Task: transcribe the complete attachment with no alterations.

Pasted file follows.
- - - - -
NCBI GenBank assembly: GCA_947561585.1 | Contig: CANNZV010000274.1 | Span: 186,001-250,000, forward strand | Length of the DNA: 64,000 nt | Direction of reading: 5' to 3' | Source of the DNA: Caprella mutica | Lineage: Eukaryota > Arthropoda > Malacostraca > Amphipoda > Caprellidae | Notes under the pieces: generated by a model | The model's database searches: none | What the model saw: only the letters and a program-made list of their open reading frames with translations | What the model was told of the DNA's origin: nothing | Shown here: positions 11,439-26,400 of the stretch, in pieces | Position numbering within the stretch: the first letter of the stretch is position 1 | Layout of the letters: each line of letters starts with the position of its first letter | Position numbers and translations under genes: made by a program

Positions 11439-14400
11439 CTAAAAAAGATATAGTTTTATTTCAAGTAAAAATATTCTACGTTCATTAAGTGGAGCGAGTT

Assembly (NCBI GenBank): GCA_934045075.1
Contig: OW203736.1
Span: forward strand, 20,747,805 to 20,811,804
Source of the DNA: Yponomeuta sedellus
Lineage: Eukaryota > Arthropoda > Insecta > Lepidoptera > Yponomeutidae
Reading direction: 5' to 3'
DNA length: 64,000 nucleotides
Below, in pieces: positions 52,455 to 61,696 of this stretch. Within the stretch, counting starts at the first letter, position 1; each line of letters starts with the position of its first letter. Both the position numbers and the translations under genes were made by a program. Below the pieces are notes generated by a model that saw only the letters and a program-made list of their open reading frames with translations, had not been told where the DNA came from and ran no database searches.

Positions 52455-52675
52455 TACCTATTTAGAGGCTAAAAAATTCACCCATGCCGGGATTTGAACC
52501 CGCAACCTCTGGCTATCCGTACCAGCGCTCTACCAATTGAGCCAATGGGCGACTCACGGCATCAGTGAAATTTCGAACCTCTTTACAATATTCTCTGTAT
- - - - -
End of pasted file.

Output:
NCBI GenBank assembly: GCA_947561585.1 | Contig: CANNZV010000274.1 | Span: 186,001-250,000, forward strand | Length of the DNA: 64,000 nt | Direction of reading: 5' to 3' | Source of the DNA: Caprella mutica | Lineage: Eukaryota > Arthropoda > Malacostraca > Amphipoda > Caprellidae | Notes under the pieces: generated by a model | The model's database searches: none | What the model saw: only the letters and a program-made list of their open reading frames with translations | What the model was told of the DNA's origin: nothing | Shown here: positions 11,439-26,400 of the stretch, in pieces | Position numbering within the stretch: the first letter of the stretch is position 1 | Layout of the letters: each line of letters starts with the position of its first letter | Position numbers and translations under genes: made by a program

Positions 11439-14400
11439 CTAAAAAAGATATAGTTTTATTTCAAGTAAAAATATTCTACGTTCATTAAGTGGAGCGAGTT

Assembly (NCBI GenBank): GCA_934045075.1
Contig: OW203736.1
Span: forward strand, 20,747,805 to 20,811,804
Source of the DNA: Yponomeuta sedellus
Lineage: Eukaryota > Arthropoda > Insecta > Lepidoptera > Yponomeutidae
Reading direction: 5' to 3'
DNA length: 64,000 nucleotides
Below, in pieces: positions 52,455 to 61,696 of this stretch. Within the stretch, counting starts at the first letter, position 1; each line of letters starts with the position of its first letter. Both the position numbers and the translations under genes were made by a program. Below the pieces are notes generated by a model that saw only the letters and a program-made list of their open reading frames with translations, had not been told where the DNA came from and ran no database searches.

Positions 52455-52675
52455 TACCTATTTAGAGGCTAAAAAATTCACCCATGCCGGGATTTGAACC
52501 CGCAACCTCTGGCTATCCGTACCAGCGCTCTACCAATTGAGCCAATGGGCGACTCACGGCATCAGTGAAATTTCGAACCTCTTTACAATATTCTCTGTAT